About the Author: An Oakland native, BA & MA in Creative Writing, SFSU, Allan Tinker taught writing at UC Berkeley, then through California Poets in the Schools and The Beat Within, while raising two remarkable children with civil rights lawyer wife, Arlene Mayerson.

Artwork: Brad Milhouse

In Paris by Charles Bane Jr.

photo (7)


In Paris
In Paris, all the streets
were rained and magpies
in the shadows of Notre Dame
poured tunes. The cafes dripped
and all the city was wet that
afternoon; you said, look
at the long haired Seine; do you want
to walk in the Jardins des Plantes ?
No, I said, let’s hold Mass in your room.
You lay and I heard bells at the lifting
of the moon. A thousand souls somewhere
in the dark of France flew.

Author Bio: Charles Bane, Jr. is the American author of The Chapbook (Curbside Splendor, 2011) and Love Poems (Kelsay Books, 2014). His work was described by The Huffington Post as, “not only standing on the shoulders of giants, but shrinking them.” Creator of The Meaning of Poetry series for The Gutenberg Project, he is a current nominee as Poet Laureate of Florida. “In Paris,” is from his new release.

Artwork: Justin Schapker is an artist living in Cincinnati, Ohio.

Epitaph by Ishmael Reed


skulls and horns
skulls and horns

About the author: Ishmael Reed is author of twenty-nine books, including his tenth non-fiction work, Going Too Far: Essays About America’s Nervous Breakdown(2012); his tenth novel, Juice! (2011); six collected plays in Ishmael Reed, THE PLAYS (2009); and New and Collected Poems, 1964-2007 (2007). In addition he has edited numerous magazines and thirteen anthologies, of which the most recent is POWWOW, Charting the Fault Lines in the American Experience-Short Fiction from Then to Now(2009),and he is a publisher, songwriter, public media commentator, and lecturer. Founder of the Before Columbus Foundation and PEN Oakland, non-profit organizations run by writers for writers, he now teaches at California College of the Arts and taught at the University of California, Berkeley for over thirty years, retiring in 2005. He is a MacArthur Fellow, and among his other honors are National Book Award and Pulitzer Prize nominations, a Lila Wallace-Reader’s Digest Award, and San Francisco LitQuake’s 2011 Barbary Coast Award. Awarded the 2008 Blues Songwriter of the Year from the West Coast Blues Hall of Fame, his collaborations with jazz musicians for the past forty years were also recognized by SFJazz Center with his appointment, since 2012, as San Francisco’s first Jazz Poet Laureate. In December, 2013 Ishmael Reed premiered his seventh play, The Final Version, at the Nuyorican Poets Café.His online international literary magazine, Konch, can be found at His author website is located at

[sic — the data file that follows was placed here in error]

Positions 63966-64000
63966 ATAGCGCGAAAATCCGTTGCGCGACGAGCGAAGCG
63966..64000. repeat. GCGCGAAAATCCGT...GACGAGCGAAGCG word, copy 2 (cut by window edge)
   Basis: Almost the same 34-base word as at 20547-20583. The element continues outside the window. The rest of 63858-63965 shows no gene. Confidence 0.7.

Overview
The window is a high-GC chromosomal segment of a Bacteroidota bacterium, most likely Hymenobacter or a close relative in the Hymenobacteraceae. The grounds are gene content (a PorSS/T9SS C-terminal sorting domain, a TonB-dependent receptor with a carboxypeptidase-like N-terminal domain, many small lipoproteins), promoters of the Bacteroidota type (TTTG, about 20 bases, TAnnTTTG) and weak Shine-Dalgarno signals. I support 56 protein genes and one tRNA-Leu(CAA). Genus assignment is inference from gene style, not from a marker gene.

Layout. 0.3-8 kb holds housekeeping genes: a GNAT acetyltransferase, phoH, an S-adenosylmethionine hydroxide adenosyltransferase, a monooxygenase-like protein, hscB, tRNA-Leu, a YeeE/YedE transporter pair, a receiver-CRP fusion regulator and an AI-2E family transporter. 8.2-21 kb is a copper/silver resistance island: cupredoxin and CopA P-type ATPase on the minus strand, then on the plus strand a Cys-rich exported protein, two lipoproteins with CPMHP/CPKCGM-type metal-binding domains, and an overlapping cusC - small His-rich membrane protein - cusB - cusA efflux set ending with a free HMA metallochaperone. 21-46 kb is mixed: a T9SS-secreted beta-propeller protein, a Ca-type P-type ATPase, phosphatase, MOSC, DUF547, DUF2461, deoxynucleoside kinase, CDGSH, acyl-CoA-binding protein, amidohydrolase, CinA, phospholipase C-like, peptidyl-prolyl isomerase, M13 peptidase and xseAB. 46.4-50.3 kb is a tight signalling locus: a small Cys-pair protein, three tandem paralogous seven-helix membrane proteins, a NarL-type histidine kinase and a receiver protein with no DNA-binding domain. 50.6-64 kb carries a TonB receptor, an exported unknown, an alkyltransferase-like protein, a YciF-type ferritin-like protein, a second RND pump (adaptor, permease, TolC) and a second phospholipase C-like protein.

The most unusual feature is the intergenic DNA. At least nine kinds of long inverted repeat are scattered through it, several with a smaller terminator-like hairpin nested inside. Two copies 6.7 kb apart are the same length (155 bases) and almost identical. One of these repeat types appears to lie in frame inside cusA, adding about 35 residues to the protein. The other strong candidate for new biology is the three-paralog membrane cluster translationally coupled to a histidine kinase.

Artwork: John Smiddy was born San Jose, CA in 1966. He received his BA from UCSC in 1989 and his MA from SFSU in 1998. He lives and works in Oakland, CA.

Higher Planes of Light by Masin Persina

oil woods
Marin Oil

        Higher Planes of Light

My frantic mind entered an acre
Of sheep munching peace, and then
It stepped back, then back again
As their gazes turned upon me.
I was back with my wants, my wants
As needs that fill the space between
Thoughts, so I kept thinking,
But it petered out eventually.
To be in the day’s tiny bell ringing.
To be of that ringing is what I wanted.
The light-shattered pine trees stood
Oblivious to the K-Pop streaming
From a convertible made of mania.
The sun’s neutrinos passed through
The pines, the car, myself and we were
Equal in not feeling their passing,
But the sound, the sound.
I wanted to listen to some alpine birds,